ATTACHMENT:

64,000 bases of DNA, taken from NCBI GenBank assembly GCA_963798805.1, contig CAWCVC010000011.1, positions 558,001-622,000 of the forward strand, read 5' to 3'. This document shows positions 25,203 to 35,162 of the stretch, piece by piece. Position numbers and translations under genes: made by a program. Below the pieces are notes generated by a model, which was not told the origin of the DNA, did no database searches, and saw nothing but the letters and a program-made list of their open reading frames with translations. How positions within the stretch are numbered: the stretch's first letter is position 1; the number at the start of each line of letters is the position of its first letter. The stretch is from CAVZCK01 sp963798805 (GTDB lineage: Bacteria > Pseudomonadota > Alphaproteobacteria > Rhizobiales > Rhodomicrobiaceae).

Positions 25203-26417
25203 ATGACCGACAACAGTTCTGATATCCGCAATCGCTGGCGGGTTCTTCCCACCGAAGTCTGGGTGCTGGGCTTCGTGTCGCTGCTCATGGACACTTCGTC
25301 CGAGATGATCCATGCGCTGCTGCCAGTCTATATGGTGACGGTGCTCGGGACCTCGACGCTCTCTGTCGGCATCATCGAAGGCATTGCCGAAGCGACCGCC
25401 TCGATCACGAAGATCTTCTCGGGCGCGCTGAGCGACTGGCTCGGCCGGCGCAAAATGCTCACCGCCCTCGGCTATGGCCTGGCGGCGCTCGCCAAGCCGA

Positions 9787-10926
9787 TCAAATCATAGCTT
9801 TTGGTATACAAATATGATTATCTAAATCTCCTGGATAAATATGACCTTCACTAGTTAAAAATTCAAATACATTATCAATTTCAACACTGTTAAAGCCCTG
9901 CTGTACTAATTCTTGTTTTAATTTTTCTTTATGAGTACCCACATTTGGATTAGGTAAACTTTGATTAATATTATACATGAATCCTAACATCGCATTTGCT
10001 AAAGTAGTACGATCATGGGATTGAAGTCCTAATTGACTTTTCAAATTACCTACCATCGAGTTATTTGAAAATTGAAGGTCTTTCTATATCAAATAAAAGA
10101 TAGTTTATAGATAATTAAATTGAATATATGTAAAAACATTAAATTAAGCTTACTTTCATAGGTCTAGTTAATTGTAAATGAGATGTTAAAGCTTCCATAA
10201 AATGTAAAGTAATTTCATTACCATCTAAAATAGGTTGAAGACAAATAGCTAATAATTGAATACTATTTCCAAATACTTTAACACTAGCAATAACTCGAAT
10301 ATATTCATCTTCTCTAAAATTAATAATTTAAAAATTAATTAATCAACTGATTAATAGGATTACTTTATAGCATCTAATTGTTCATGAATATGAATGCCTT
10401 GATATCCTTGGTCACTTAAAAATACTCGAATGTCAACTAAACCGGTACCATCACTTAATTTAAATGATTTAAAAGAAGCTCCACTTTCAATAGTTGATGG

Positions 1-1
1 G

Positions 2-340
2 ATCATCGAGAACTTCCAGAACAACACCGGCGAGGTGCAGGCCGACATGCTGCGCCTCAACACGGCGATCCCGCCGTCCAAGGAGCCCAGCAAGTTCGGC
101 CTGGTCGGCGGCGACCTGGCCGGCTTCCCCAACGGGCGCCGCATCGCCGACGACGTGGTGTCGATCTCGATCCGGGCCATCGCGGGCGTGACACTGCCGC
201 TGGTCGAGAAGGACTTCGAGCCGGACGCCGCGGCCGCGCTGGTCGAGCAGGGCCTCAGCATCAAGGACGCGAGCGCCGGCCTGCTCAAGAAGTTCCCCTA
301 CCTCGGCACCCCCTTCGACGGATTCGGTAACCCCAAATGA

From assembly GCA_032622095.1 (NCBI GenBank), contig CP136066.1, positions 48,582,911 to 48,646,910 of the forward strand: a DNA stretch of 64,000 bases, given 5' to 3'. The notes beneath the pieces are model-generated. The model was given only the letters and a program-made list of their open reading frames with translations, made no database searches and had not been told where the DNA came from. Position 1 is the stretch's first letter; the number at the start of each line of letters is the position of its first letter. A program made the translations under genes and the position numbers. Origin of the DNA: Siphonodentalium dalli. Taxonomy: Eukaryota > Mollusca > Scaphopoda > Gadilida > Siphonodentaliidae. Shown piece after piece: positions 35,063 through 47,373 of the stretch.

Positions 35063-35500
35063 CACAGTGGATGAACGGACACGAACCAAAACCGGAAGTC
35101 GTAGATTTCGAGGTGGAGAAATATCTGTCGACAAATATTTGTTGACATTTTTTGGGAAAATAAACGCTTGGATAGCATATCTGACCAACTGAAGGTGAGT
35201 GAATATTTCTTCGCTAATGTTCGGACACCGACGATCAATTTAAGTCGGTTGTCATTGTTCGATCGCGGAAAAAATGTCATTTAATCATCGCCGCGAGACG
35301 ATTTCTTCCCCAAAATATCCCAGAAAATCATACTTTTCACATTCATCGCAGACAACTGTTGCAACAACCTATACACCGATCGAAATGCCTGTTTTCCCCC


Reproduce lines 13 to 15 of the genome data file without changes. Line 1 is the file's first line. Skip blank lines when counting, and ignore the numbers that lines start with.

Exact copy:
10301 ATATTCATCTTCTCTAAAATTAATAATTTAAAAATTAATTAATCAACTGATTAATAGGATTACTTTATAGCATCTAATTGTTCATGAATATGAATGCCTT
10401 GATATCCTTGGTCACTTAAAAATACTCGAATGTCAACTAAACCGGTACCATCACTTAATTTAAATGATTTAAAAGAAGCTCCACTTTCAATAGTTGATGG

Positions 1-1